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[Solved]: Proving that the continuation of a non-regular language is not ω-regular

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Problem Detail: 

I want to prove that a language is not $\omega$-regular.

The language I'm working with can be defined as:

$$L = \{ a_1 \dots a_n x^\omega ~ | ~ n > 0, a_1 \dots a_n \in L^\prime \}$$

where $L^\prime$ is a specific non regular language (I omit the definition $L^\prime$ because I think it is of no help for my problem), $a_i$ are symbols in $L^\prime$ alphabet and $x$ is any symbol not in $L^\prime$ alphabet.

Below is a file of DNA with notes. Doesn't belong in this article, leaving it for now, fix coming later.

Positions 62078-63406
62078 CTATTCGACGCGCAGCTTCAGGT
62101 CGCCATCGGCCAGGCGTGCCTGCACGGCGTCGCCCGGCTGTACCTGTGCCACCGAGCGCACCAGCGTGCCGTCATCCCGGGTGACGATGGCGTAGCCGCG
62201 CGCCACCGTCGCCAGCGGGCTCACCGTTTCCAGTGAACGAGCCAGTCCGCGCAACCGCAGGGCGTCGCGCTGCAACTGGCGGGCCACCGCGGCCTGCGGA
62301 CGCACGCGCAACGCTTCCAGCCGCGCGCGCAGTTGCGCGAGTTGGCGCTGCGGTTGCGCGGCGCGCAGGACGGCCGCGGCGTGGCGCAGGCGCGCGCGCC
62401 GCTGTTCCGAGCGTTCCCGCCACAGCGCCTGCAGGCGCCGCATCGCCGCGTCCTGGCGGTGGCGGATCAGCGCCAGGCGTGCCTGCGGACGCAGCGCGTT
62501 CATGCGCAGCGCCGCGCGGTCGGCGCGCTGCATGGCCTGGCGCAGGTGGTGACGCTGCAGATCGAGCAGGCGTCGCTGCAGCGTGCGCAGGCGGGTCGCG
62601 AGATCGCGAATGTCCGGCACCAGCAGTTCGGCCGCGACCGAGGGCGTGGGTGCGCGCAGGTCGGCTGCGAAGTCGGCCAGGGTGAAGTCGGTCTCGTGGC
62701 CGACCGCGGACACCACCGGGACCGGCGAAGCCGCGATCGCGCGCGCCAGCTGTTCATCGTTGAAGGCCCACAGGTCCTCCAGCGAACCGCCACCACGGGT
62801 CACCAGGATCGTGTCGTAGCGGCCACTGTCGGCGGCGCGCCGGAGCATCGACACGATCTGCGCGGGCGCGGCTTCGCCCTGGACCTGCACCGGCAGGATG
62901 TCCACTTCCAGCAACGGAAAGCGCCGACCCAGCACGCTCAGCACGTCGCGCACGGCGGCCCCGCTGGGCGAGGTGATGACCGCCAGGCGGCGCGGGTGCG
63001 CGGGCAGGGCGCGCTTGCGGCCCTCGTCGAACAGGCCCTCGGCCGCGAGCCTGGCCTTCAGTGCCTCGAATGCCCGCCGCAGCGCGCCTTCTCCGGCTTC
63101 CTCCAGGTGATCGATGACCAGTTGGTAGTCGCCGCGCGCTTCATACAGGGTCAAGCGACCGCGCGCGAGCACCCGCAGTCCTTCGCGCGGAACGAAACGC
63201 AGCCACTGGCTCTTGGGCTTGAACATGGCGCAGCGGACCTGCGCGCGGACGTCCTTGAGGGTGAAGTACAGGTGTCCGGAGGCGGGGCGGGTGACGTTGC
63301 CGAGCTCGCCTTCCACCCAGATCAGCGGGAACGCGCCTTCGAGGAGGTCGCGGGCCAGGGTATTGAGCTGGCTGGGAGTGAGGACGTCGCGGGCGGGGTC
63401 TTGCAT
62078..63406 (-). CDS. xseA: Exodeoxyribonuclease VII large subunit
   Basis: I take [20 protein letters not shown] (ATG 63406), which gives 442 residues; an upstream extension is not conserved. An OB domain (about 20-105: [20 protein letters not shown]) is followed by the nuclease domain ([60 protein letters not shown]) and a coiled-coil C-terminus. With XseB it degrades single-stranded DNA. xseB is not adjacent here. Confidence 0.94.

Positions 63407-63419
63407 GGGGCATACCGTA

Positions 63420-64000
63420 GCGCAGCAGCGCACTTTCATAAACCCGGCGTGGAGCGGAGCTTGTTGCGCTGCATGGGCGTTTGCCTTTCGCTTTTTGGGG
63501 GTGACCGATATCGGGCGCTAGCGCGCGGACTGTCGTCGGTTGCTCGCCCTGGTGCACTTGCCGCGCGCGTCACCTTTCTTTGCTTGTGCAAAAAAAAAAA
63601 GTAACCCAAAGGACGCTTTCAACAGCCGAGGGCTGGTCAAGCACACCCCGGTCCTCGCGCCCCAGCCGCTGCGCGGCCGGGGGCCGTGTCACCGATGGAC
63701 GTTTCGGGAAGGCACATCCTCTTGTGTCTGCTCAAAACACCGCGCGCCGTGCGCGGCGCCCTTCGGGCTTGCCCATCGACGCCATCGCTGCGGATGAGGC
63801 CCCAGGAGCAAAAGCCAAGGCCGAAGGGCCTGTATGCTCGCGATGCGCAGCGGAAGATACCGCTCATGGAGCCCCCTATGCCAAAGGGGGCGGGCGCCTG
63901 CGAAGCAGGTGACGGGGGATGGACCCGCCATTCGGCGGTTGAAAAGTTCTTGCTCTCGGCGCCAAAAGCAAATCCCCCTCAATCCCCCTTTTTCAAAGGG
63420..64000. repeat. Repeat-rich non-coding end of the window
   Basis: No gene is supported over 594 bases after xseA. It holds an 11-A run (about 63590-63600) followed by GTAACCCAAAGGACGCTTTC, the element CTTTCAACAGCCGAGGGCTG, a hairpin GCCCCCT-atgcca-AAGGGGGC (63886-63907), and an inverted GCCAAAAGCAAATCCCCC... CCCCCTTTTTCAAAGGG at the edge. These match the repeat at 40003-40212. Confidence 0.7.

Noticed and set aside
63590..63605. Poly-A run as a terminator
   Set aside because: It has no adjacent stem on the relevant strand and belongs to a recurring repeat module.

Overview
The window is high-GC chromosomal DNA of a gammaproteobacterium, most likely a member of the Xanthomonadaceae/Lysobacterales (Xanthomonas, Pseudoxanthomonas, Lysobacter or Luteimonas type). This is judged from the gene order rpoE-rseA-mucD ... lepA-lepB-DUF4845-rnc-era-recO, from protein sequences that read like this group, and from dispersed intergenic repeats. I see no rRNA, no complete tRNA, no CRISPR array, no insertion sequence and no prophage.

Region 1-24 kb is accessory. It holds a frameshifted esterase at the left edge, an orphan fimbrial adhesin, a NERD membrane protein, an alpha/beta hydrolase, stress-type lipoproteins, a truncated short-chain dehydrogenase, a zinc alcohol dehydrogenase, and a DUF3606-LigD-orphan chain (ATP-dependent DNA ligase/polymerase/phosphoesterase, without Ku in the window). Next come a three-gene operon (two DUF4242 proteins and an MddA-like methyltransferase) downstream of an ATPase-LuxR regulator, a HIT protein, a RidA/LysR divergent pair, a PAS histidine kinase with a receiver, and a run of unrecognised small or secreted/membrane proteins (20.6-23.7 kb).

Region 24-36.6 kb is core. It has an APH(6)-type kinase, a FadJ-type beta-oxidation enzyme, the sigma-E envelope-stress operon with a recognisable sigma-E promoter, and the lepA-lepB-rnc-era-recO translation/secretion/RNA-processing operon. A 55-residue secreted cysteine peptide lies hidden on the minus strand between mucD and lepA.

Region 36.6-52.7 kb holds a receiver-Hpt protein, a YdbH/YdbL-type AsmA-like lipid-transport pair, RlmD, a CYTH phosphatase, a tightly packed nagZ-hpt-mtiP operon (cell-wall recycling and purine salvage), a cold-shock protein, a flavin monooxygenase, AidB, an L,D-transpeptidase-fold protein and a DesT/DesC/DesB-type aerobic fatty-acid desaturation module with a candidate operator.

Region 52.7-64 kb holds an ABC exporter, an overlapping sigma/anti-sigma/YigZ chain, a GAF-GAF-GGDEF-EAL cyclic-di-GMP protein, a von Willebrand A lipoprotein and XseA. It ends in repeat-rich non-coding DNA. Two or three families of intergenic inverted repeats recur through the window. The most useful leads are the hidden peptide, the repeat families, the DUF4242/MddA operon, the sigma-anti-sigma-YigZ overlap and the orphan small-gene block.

I'm aware of several proof techniques for proving a language is not regular (see e.g. How to prove that a language is not regular? ).

Are there similar proof techniques for proving that a language is not $\omega$-regular?

Asked By : FSp

Answered By : Yuval Filmus

If $L'$ is regular then it is easy to extend a DFA for $L'$ to a deterministic Büchi automaton for $L$. For the other direction, start with a (general) Büchi automaton for $L$. Call a state winning if the automaton accepts starting at the state upon reading $x^\omega$. Remove all $x$ transitions and make winning states accepting to obtain an NFA for $L'$.

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Question Source : http://cs.stackexchange.com/questions/23227

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